Special Report The BBC Trust has supported its programme makers in their use of old and debunked scientific conjectures to produce a "Hollywood style" environmental disaster film.
In a formal decision, the operationally independent governing body of the broadcaster rejected a complaint made about the BBC Two TV "documentary", Could We Survive A Mega Tsunami?.
The film dramatised the effects of a giant ocean wave ("starting at one kilometre high"), far greater than the tsunamis created by earthquakes, and illustrated by (in the BBC's own words) "Hollywood-style graphics". The film showed havoc being unleashed upon European and North American seaboards.
The complainant argued that far from being new, the Mega Tsunami theory's "science" is actually very old, having first been aired by the BBC 15 years ago. The conjecture has been dismissed by geophysicists as "nonsense" and "fiction", and has been repeatedly debunked in the peer-reviewed scientific literature.
In broadcasting it as it did, complainant Mark Pinder argued the BBC was presenting a highly misleading picture.
The BBC's own guidelines on reconstructions state that they "should normally be based on a substantial and verifiable body of evidence," and it "is usually unacceptable to use production techniques that materially mislead the audience about the reality of the narrative or events".
"I felt that my intelligence was being insulted to the point where I thought that I’d possibly switched over to BBC3 by accident," Pinder argued. "The imagery and tone was so over the top, that I half expected Godzilla to make a guest appearance, or at very least Al Gore."
The BBC Trust's Editorial Standards unit interpreted the complaint in an unusual way. Pinder, the Trust decided, was not challenging the presentation of the weight of evidence, but challenging the authority of the people making the argument.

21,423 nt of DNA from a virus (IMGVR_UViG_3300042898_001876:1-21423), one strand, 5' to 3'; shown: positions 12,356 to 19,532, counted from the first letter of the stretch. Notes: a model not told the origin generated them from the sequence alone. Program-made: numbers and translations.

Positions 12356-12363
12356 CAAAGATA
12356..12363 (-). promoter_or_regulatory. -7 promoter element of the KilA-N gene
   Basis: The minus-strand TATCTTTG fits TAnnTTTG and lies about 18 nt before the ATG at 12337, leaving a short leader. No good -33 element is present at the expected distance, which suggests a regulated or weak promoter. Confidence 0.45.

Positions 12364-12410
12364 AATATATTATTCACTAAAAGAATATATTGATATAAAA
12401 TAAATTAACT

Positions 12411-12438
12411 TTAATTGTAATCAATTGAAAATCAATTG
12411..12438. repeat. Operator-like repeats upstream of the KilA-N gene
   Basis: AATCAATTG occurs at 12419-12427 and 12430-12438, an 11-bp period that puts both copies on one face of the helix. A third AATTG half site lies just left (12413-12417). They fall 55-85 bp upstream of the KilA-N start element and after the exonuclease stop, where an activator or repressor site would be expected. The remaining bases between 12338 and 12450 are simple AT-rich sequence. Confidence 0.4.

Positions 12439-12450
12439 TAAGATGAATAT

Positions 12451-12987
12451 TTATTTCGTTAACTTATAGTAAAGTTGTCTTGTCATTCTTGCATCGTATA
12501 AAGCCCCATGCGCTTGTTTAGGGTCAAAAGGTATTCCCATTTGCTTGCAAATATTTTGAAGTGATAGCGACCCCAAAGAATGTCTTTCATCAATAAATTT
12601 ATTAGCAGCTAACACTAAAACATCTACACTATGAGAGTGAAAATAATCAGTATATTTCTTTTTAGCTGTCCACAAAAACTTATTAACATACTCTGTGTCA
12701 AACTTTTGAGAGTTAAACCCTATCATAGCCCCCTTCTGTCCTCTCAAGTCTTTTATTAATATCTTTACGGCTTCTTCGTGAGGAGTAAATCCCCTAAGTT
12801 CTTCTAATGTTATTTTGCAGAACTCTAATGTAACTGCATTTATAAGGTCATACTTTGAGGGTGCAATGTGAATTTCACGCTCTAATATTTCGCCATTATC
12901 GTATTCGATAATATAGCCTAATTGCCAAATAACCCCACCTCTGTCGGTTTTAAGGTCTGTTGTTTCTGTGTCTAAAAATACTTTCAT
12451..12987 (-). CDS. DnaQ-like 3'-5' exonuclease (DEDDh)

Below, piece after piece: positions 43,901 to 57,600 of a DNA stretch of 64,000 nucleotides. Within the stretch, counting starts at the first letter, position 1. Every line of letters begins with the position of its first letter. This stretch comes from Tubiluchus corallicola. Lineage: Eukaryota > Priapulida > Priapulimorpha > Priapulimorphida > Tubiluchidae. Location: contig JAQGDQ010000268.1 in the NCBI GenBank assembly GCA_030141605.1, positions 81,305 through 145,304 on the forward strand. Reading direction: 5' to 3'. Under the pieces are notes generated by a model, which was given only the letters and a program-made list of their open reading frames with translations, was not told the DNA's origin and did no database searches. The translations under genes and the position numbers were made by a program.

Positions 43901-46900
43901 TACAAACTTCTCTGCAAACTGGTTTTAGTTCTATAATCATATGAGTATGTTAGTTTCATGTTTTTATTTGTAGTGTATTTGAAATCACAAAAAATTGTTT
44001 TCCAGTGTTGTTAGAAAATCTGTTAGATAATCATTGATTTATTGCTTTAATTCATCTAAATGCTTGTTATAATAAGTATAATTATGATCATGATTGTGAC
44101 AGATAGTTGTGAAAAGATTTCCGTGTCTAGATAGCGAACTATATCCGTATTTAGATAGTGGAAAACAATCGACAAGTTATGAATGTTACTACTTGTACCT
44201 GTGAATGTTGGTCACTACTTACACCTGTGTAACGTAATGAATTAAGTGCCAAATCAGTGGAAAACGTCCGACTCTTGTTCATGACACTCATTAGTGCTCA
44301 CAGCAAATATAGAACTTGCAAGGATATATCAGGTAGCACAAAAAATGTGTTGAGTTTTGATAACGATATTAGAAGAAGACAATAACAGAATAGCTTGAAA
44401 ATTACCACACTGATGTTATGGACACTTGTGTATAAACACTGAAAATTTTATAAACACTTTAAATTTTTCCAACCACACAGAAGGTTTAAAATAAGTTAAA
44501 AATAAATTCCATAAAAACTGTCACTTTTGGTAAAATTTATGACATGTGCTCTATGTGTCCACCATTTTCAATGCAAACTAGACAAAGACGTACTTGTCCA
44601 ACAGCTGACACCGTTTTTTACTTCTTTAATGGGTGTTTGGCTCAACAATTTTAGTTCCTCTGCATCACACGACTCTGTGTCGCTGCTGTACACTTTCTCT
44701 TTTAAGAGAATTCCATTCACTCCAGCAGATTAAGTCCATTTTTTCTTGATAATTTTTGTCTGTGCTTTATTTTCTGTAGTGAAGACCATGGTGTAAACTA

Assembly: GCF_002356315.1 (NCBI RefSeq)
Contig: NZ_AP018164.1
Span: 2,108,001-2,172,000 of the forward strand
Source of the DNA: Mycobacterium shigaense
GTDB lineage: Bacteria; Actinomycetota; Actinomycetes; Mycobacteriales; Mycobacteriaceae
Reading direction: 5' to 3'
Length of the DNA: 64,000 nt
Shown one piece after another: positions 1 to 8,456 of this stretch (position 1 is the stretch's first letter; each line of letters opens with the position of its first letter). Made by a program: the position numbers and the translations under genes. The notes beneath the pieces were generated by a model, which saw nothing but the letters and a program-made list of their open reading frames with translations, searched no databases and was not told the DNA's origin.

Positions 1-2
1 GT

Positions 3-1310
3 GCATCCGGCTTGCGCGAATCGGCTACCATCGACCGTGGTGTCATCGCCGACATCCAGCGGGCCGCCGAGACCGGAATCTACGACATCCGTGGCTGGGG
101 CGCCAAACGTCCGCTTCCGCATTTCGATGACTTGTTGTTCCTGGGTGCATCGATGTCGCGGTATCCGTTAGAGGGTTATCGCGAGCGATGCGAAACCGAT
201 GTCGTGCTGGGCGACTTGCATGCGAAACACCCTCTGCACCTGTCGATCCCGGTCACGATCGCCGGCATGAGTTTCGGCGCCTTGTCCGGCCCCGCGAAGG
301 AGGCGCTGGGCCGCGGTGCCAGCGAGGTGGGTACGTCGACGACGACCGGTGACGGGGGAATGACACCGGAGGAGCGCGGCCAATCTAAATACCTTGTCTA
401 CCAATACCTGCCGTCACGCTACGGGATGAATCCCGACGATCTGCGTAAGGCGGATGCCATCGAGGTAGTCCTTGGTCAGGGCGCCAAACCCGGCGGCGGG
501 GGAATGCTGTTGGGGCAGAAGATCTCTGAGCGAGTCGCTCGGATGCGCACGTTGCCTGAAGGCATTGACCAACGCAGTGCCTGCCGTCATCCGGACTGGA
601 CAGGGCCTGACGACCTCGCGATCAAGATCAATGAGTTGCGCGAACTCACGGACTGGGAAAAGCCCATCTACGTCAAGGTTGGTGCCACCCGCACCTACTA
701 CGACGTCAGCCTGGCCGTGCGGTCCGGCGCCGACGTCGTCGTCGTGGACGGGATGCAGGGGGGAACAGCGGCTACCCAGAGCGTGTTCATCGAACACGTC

It thus rejected the complaint on credentialist grounds: the academic promoting the Mega Tsunami theory "is a recognised expert in the field". The film makers had included sufficient hedging material to pass a narrow reading of the accuracy tests, even though it had failed to reflect the geophysical academic consensus.
So confident of its Mega Tsunami film is the BBC, that it was broadcast it for a third time on 29 January. You can see it on iPlayer here.
The Hollywood Appeal of the Mega Tsunami
First touted in 1999, the Mega Tsunami hypothesis posits that an unusually large landslide would create an unusually large wave, creating far more destruction than a typical earthquake-generated tsunami.
To generate the energy required to create an exceptionally large and destructive wave, the landslide would not only need to be massive, it would need to be one single "event", rather than a succession of subsidences, which would of course create smaller waves.
Proponents identified one area as a candidate: the Canary Islands, specifically a volcanic ridge on Isla de La Palma called Cumbre Vieja. The problem is, scientists strongly dispute this.